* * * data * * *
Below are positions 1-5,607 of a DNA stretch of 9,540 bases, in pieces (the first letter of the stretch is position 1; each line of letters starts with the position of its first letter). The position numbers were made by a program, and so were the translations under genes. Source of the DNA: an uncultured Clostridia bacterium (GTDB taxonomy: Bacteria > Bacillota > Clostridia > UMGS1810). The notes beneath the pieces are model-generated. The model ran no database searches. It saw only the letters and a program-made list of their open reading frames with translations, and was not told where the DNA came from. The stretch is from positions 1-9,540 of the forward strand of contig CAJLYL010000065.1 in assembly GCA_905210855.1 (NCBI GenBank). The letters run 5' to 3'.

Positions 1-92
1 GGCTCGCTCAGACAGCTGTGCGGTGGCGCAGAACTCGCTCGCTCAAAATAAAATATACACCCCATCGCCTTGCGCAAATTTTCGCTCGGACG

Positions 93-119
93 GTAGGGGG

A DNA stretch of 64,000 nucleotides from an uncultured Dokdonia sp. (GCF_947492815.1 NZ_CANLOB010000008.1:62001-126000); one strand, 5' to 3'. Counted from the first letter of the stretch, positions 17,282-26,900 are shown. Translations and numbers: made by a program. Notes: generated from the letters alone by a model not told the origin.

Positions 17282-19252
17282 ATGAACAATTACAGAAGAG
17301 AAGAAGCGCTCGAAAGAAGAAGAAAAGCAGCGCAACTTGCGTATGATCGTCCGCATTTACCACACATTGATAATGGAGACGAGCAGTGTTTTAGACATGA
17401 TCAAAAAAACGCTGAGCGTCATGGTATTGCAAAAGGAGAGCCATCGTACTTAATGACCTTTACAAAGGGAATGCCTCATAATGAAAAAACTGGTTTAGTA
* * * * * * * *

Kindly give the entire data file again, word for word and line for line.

Below are positions 1-5,607 of a DNA stretch of 9,540 bases, in pieces (the first letter of the stretch is position 1; each line of letters starts with the position of its first letter). The position numbers were made by a program, and so were the translations under genes. Source of the DNA: an uncultured Clostridia bacterium (GTDB taxonomy: Bacteria > Bacillota > Clostridia > UMGS1810). The notes beneath the pieces are model-generated. The model ran no database searches. It saw only the letters and a program-made list of their open reading frames with translations, and was not told where the DNA came from. The stretch is from positions 1-9,540 of the forward strand of contig CAJLYL010000065.1 in assembly GCA_905210855.1 (NCBI GenBank). The letters run 5' to 3'.

Positions 1-92
1 GGCTCGCTCAGACAGCTGTGCGGTGGCGCAGAACTCGCTCGCTCAAAATAAAATATACACCCCATCGCCTTGCGCAAATTTTCGCTCGGACG

Positions 93-119
93 GTAGGGGG

A DNA stretch of 64,000 nucleotides from an uncultured Dokdonia sp. (GCF_947492815.1 NZ_CANLOB010000008.1:62001-126000); one strand, 5' to 3'. Counted from the first letter of the stretch, positions 17,282-26,900 are shown. Translations and numbers: made by a program. Notes: generated from the letters alone by a model not told the origin.

Positions 17282-19252
17282 ATGAACAATTACAGAAGAG
17301 AAGAAGCGCTCGAAAGAAGAAGAAAAGCAGCGCAACTTGCGTATGATCGTCCGCATTTACCACACATTGATAATGGAGACGAGCAGTGTTTTAGACATGA
17401 TCAAAAAAACGCTGAGCGTCATGGTATTGCAAAAGGAGAGCCATCGTACTTAATGACCTTTACAAAGGGAATGCCTCATAATGAAAAAACTGGTTTAGTA